Orem city is discovering that with growth in the number of elementary-age schoolchildren comes the need for more school crossing guards.
But not everyone is sure how the situation should be handled.According to Daryl Berlin, Orem's city manager, city officials are trying to determine who is responsible for providing the crossing guards and what should be the criteria for choosing them.
"The schools take the position that the city is responsible for the traffic flow," Berlin said.
Alpine School District representative Michael Robinson agreed. "The school's responsibility for the student begins on school grounds," he said.
The city can accept that, but City Councilman Kelvin Clayton said he believes the schools, as well as parents, should be involved in teaching children about traffic safety.
"I am all in favor of having a crossing guard where it is necessary," Clayton said. But she said children need to be taught and not have everything provided for them.
Clayton said one Orem school has two crossing guards on the same street.
"It seems a waste of taxpayers' money," he said. According to Clayton, Orem spends about $7,000 annually on each guard.
"The guards are expensive," Berlin said. "But it is an issue that we just can't say no to, because we are a city that cares for its youth."
Ted Peacock, director of Orem Public Safety, said, "I would be the last one to put a dollar amount on the value of school crossing guards."
Orem's Westmore Elementary School on 1200 South asked for another crossing guard, which would make three at this school.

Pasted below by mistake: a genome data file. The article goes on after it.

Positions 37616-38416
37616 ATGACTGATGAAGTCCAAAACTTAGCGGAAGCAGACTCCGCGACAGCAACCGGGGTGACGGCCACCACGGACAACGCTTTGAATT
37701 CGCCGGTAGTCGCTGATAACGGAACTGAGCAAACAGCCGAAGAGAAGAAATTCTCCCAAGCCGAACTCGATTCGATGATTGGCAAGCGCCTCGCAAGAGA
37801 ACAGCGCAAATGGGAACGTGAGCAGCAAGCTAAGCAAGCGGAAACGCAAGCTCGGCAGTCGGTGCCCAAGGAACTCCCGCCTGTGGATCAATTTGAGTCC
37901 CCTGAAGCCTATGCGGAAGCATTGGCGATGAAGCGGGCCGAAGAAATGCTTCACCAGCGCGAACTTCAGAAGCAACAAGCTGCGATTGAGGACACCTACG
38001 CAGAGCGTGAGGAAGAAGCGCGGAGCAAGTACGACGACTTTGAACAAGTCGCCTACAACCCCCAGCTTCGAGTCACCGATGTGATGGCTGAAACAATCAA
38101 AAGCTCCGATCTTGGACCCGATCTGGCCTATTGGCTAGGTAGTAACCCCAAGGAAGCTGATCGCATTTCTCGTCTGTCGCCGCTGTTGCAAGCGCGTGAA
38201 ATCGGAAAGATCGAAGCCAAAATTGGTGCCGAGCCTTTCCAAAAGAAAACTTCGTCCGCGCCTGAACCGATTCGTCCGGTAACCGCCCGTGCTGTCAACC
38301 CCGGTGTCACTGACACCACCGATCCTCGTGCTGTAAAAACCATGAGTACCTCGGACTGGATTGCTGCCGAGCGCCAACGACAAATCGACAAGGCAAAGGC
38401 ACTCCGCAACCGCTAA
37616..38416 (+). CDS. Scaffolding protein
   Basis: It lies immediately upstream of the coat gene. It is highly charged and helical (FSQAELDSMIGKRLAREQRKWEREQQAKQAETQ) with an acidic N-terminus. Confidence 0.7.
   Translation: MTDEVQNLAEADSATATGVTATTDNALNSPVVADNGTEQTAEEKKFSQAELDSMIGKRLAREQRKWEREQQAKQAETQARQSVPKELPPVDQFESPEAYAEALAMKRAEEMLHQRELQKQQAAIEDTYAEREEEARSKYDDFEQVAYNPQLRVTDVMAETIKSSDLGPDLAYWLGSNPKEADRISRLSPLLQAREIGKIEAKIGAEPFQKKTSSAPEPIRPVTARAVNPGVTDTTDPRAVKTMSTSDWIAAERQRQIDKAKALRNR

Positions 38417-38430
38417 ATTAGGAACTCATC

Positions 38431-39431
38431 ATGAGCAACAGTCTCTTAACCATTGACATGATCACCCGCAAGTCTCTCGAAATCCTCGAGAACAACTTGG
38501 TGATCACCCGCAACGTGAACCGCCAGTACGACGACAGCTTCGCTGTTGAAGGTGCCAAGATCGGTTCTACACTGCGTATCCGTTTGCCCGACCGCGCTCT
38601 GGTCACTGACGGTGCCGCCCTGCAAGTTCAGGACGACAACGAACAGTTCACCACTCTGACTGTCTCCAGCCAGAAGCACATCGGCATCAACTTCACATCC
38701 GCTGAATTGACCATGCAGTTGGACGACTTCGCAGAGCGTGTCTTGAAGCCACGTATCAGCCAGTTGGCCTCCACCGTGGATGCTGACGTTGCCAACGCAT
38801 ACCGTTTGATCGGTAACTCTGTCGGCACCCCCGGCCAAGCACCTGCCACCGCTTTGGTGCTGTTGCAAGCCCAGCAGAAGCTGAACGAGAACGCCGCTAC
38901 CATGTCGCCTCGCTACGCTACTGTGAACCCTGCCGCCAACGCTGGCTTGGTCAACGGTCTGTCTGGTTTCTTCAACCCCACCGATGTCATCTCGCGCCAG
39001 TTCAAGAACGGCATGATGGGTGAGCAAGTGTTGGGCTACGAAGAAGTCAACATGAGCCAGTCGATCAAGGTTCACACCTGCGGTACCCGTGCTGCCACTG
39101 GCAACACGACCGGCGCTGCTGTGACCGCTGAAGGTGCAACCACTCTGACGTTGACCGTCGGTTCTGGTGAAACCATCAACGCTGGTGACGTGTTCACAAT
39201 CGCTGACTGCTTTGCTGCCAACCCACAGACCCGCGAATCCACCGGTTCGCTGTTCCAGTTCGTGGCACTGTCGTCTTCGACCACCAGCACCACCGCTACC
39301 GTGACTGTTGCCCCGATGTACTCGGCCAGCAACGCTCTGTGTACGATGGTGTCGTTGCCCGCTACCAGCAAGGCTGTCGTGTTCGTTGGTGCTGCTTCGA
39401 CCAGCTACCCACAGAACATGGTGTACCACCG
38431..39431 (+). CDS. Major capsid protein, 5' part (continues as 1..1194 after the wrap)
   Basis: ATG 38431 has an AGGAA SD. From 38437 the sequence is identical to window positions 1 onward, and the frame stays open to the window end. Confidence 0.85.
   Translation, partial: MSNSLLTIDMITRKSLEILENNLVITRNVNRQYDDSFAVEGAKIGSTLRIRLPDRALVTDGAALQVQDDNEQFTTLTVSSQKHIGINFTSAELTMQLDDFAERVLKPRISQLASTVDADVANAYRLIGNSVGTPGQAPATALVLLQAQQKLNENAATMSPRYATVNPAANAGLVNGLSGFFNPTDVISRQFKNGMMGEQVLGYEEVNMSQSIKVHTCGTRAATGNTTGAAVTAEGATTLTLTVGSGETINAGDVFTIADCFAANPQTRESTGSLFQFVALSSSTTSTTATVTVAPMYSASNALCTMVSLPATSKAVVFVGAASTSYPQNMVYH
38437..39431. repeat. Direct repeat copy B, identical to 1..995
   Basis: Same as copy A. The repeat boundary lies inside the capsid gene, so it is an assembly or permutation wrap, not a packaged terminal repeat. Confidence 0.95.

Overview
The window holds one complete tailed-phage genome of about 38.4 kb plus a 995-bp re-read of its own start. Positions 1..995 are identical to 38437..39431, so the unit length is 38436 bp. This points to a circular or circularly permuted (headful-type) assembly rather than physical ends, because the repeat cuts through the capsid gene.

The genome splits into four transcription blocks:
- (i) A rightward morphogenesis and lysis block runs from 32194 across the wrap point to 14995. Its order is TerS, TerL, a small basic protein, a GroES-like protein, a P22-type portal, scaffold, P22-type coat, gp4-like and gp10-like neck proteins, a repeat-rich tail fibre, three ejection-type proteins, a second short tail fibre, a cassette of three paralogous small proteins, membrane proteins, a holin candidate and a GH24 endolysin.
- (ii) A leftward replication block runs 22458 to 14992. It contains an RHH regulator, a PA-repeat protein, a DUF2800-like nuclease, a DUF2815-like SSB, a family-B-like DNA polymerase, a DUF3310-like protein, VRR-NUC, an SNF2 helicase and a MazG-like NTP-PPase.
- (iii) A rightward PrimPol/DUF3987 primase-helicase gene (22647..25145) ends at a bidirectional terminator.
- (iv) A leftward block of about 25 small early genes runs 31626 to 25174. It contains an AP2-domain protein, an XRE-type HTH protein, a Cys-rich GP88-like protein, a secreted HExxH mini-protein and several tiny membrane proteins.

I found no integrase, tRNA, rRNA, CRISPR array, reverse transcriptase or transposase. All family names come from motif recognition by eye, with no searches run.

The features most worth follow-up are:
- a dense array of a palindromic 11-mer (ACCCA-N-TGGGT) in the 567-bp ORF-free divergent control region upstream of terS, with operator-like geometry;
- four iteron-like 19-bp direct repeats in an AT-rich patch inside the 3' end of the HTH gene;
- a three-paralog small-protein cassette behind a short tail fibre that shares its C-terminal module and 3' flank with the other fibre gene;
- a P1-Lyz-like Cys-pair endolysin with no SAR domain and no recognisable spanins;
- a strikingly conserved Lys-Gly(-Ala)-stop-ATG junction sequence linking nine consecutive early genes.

According to Peacock, one concern is that a third crossing guard there would bring requests from other schools.
But the concern is not necessary, he said. For many other schools one guard is adequate and they "will notify us when they feel they need crossing guards and we will provide them."
Clayton, who works with a committee on transportation safety at the Utah Board of Education, said the safety of the children is the first concern, but there are ways to provide it with less expense.
The city could allot one guard per school and then teach all the children to use that route, he said.
Berlin said there are now 19 guards in the city and some schools have two while others don't have any.
"Many Orem elementary schools are located on major arterial and collector streets and they will need guards," Berlin said. Others won't need guards at all.
The Public Safety Department is surveying each area where guards have been assigned to determine need.
"We just need a consistent mechanism to decide," Berlin said. "It's a very emotional issue."
The city council has always been cooperative in this matter, Peacock said. He and Berlin said they cannot remember when the City Council hasn't approved a guard.